Year

2016

Degree Name

Doctor of Philosophy

Department

School of Nursing

Abstract

The aim of this study was to explore the meaning that women who live with alcohol-use disorders attributed to their decisions to engage with drug and alcohol services. Women, alcohol and alcohol-use disorders are under-researched topics when compared to the abundance of studies on male alcohol consumption and its related harms. In particular, there is nearly silence on the discourse about the lived experience of women who consume harmful levels of alcohol and live with alcohol-use disorders (AUDs).

In order to understand and interpret the essence of meaning behind the reasons why the 15 women participants made their decisions to engage with services, a phenomenological approach was used. More specifically, van Manen’s (1997) methodological framework provided a structure and a guide to the phenomenological enquiry into the lifeworld’s of the women participants.

The research study was designed in a way so as to answer the question: ‘what does it ‘mean’ for a woman with an alcohol-use disorder to engage with services’. So as to encourage the women to share their stories and uncover meanings in their experiences, semi-structured, one-on-one interviews were the methods used to collect the data. NVivo 10TM data analysis software was used to capture the interview transcripts and to analyse and explore the 15 texts. van Manen’s (1997) method for isolating thematic statements formed the basis of this analysis.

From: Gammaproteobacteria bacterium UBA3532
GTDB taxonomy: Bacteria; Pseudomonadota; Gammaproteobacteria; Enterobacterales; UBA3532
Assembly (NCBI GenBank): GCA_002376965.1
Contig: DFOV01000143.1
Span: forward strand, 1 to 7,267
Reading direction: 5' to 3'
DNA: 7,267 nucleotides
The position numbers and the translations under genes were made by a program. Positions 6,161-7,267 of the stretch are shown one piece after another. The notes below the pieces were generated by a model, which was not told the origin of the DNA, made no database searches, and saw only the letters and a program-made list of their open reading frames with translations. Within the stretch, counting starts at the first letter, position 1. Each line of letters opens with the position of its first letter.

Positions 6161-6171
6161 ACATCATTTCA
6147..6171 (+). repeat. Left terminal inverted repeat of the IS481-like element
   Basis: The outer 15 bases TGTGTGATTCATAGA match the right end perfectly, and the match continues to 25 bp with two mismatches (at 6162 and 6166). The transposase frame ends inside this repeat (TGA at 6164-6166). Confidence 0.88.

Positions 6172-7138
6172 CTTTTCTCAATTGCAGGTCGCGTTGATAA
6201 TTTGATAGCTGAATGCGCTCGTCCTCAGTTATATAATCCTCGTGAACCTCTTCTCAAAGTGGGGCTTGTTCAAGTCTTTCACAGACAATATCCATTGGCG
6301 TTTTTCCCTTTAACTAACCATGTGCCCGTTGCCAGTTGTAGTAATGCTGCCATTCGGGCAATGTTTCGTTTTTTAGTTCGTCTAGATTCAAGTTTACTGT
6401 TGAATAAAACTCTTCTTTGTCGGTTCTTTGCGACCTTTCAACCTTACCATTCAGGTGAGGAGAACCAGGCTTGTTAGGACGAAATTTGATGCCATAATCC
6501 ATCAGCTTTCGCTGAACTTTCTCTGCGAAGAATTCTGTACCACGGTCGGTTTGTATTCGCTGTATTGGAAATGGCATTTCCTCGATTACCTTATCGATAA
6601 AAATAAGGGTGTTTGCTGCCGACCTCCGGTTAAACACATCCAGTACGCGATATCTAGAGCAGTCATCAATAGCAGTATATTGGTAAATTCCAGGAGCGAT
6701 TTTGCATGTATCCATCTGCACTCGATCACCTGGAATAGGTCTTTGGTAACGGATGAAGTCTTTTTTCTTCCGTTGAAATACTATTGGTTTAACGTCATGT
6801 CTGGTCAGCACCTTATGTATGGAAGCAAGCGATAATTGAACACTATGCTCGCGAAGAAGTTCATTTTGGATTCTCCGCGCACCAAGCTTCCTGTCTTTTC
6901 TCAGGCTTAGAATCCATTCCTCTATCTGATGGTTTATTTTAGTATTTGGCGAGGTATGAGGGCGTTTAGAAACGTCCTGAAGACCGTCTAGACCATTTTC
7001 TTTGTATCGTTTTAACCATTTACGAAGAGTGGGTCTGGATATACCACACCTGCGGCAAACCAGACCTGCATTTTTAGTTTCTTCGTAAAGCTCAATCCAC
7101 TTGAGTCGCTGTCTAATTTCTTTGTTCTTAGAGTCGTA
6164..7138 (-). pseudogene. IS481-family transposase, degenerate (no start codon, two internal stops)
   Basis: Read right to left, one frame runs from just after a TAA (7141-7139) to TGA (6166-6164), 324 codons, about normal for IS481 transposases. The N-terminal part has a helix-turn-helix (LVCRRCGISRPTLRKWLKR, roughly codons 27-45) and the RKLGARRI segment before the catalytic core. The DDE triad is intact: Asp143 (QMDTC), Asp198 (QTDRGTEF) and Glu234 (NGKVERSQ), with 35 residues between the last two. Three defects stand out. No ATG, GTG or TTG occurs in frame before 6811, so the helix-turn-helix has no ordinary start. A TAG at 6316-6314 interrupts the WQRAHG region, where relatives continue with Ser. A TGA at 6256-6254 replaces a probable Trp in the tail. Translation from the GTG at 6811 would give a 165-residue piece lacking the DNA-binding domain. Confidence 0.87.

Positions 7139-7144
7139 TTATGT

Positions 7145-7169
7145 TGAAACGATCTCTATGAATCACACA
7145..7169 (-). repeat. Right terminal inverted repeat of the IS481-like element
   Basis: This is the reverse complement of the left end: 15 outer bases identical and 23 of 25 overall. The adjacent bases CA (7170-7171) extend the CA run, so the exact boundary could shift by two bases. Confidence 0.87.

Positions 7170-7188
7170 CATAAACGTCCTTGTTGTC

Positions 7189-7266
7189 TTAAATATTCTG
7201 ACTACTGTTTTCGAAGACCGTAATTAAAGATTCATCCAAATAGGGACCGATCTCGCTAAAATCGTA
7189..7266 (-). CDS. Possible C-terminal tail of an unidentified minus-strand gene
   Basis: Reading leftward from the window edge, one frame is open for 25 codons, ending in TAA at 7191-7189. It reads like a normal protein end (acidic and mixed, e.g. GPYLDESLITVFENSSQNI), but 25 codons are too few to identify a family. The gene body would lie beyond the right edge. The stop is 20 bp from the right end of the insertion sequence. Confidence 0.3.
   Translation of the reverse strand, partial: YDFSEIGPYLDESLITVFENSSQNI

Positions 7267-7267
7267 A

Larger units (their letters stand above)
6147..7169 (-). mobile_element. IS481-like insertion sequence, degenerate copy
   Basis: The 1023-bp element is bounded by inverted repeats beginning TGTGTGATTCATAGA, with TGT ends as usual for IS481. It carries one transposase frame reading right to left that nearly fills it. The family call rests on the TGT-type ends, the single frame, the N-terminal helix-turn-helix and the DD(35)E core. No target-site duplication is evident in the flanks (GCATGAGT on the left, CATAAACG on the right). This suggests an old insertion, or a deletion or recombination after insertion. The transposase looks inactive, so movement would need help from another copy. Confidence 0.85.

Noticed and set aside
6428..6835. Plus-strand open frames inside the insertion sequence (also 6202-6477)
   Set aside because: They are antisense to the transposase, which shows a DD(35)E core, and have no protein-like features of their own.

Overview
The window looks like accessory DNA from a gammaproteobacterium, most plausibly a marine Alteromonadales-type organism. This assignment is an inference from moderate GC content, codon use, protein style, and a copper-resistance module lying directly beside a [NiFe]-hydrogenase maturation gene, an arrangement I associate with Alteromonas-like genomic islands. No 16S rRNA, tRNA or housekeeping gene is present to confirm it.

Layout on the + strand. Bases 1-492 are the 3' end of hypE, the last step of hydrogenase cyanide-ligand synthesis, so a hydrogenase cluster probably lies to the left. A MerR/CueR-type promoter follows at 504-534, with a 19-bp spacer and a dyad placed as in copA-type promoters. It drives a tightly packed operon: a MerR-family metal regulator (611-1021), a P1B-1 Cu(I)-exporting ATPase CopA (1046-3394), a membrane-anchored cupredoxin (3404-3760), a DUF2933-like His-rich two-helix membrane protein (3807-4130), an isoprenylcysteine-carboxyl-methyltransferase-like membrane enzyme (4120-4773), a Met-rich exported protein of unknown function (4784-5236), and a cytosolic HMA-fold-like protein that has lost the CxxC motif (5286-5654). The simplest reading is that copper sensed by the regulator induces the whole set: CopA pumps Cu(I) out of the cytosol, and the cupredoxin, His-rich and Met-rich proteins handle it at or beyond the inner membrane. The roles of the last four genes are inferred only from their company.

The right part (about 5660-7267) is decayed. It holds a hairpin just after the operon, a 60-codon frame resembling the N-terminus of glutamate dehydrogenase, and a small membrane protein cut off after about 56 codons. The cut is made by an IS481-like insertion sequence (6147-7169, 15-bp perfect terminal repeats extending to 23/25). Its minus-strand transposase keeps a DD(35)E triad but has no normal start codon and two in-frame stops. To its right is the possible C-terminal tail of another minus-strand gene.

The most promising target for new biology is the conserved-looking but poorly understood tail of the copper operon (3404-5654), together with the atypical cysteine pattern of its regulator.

Within the women’s story-telling, an exploration of the essential, unified themes were uncovered and portrayed These themes, which follow, centre on the women discovering their ‘Dislike for Alcohol’, ‘Overcoming Barriers’ to service engagement, prevailing over a ‘Sense of Enforcement’ to engage with services and bouncing back from reaching ‘Rock Bottom’. Deeply embedded within the scenes in the women’s story-telling was the essence of their experiences – the meaning that each woman ascribed to her decision to engage with services. This essence was found to be the woman arriving at her ‘conceptualisation of the need for change’ in terms of her service-seeking behaviours.

Implications for researchers and drug and alcohol service providers’ explore the subjective views of women with AUDs. In particular the unique, contextual factors that characterise a woman’s lifeworld in terms of her developing and living with an AUD should be understood and privileged.

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